CIT Group Inc stood on the brink of bankruptcy on Thursday after rescue talks with the government collapsed and the specialty lender's bondholders convened emergency talks among themselves.

CIT stocks and bonds plunged as the 101-year-old lender to hundreds of thousands of small- and medium-sized businesses faced a worsening liquidity crunch that some warned could worsen the effects of the economic downturn for some firms.

As CIT's bonds also sank, around 10 to 15 CIT bondholders with over $500 million in notes of the lender held an emergency conference call to discuss options, according to a source familiar with the matter.

Among the participants were Pacific Investment Management Co, the unit of German insurer Allianz SE led by prominent bond fund manager Bill Gross, the person said.

With these talks ending fruitlessly, we think CIT likely was too stressed for any temporary government solution, analysts at brokerage Stifel Nicolaus said in a research note.

When asked about CIT, White House spokesman Bill Burton told reporters that President Barack Obama had set high standards for granting aid to companies. A lot of that had to do with whether or not they could show themselves to be sustainable in the long term, Burton said.

Fitch Ratings, Standard & Poor's and Moody's Investors Service downgraded CIT's debt ratings deeper into junk territory on the bankruptcy fears.

An asset sale or debt restructuring would provide CIT only temporary relief and bankruptcy was the most likely scenario, analysts at investment bank Sandler O'Neill said.

CNBC television, citing a source close to the finance company, said CIT was pursuing a plan that would likely include a Chapter 11 bankruptcy filing on Friday.

The prudent course for bondholders is to brace for bankruptcy, wrote analysts at independent research firm CreditSights in a research note.

The shares of CIT, whose problems surfaced two year ago after Chief Executive Jeffrey Peek earlier in the decade engineered a move into the risky areas of subprime mortgages and student loans, plunged 75 percent to 41 cents on the New York Stock Exchange, after touching an all-time low of 31 cents.

The company's 5 percent notes due in 2014 fell to about 53 cents on the dollar on Thursday from 61.5 cents late on Wednesday, according to MarketAxess.

CIT's debt troubles briefly weighed on the broad corporate bond market, analysts said. Costs to insure U.S. corporate bonds against the risk of default rose in early trade, but then declined to trade near flat on the session.

CIT was not available to comment.

The company sought new help even after gaining the status of bank holding company in December so it could draw $2.33 billion of taxpayer money from the Treasury's Troubled Asset Relief Program. The government may now allow CIT to fail.


The impact of CIT's potential demise, however, will likely pale by comparison with the collapse of investment bank Lehman Brothers Inc last September, analysts said.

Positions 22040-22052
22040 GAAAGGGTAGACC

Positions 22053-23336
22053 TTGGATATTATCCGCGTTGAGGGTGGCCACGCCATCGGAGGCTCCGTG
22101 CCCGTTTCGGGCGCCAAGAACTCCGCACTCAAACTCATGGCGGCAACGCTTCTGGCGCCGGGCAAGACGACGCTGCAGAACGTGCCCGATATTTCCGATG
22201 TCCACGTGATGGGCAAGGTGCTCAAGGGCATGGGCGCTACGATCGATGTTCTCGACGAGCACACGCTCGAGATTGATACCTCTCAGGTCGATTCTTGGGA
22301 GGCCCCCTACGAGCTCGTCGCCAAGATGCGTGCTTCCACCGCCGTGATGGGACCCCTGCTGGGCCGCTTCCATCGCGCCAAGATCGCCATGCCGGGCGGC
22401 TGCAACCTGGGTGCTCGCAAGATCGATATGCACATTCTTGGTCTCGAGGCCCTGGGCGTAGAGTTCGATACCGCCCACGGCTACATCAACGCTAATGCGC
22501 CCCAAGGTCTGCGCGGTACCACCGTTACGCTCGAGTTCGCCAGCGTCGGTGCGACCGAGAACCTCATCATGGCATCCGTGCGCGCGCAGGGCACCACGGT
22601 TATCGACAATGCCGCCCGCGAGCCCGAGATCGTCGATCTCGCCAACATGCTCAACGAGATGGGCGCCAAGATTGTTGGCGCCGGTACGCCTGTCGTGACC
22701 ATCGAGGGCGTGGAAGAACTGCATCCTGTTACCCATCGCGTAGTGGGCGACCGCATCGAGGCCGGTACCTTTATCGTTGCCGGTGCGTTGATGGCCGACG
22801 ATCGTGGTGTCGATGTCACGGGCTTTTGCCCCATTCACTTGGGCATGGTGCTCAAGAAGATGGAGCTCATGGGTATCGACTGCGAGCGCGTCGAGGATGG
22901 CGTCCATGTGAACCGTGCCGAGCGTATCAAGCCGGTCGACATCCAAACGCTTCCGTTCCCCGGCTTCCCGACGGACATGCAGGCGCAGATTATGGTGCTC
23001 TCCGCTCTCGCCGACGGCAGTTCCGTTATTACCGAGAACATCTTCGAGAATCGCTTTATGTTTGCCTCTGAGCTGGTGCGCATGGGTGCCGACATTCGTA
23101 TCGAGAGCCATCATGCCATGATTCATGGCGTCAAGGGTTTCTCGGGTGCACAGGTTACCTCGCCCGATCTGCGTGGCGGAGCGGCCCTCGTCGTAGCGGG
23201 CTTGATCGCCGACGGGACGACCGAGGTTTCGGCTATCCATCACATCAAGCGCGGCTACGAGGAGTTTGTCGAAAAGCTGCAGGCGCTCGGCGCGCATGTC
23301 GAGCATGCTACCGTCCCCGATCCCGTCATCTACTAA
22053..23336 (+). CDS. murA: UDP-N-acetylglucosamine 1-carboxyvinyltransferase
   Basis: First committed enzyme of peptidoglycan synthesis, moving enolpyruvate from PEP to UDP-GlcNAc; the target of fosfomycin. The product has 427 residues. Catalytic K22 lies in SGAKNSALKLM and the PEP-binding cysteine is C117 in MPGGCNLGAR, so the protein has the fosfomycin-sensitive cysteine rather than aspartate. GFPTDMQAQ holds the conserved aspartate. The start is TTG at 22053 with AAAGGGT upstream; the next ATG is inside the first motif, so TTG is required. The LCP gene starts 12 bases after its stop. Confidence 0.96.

It's not a systemic risk in the way Lehman and AIG were, said Martin Fridson, chief executive officer of Fridson Investment Advisors LLC. CIT isn't viewed as that kind of company.

Any financial service company can be replaced and there's very little that is unique. And if it is unique, it can be copied.

Still, the ripples of a collapse could be widespread, hurting cultural institutions that have relied its donations and sponsorship programs [ID:nN16432242] and sectors that rely on it for financing, including retailers [ID:nN16431544] and sports teams [ID:nN16422499].

While CIT has indicated it needed at least $2 billion of rescue financing in the next 24 hours or it would likely file for bankruptcy, that number could be higher.

We believe the figure is in the range of $4 billion to $6 billion-plus, making outside capital sources shy away from such a heavy recapitalization, the CreditSights analysts wrote.

CIT has about $40 billion in long-term debt, according to CreditSights. Around $1.1 billion of debt will come due in August, followed by about $2.5 billion by year end.

In addition, the net amount of credit default swaps based on CIT's debt is about $3.46 billion, according to data from the Depository Trust and Clearing Corp.

Costs to insure CIT's debt against the risk of default surged. CIT's credit default swaps widened to about 48 percent as an upfront cost from 34 percent late on Wednesday, according to Phoenix Partners Group data.

Should CIT go bust, analysts' estimates for how much bondholders could recover vary widely, from about 60 cents on the dollar to as low as 24 cents.

Richard Lee, head of fixed income at New York broker-dealer Wall Street Access and who buys and sells bonds on a near-term basis, said he was conservative in estimating recovery rates.

If we can buy CIT's bonds closer to 30 cents we are more comfortable, but if it's trading close to 55 cents we are probably looking to sell, Lee said.

(Additional reporting by Jonathan Stempel, Walden Siew, Tom Ryan, Jennifer Ablan, and Matt Spetalnick; Editing by James Dalgleish and Leslie Adler)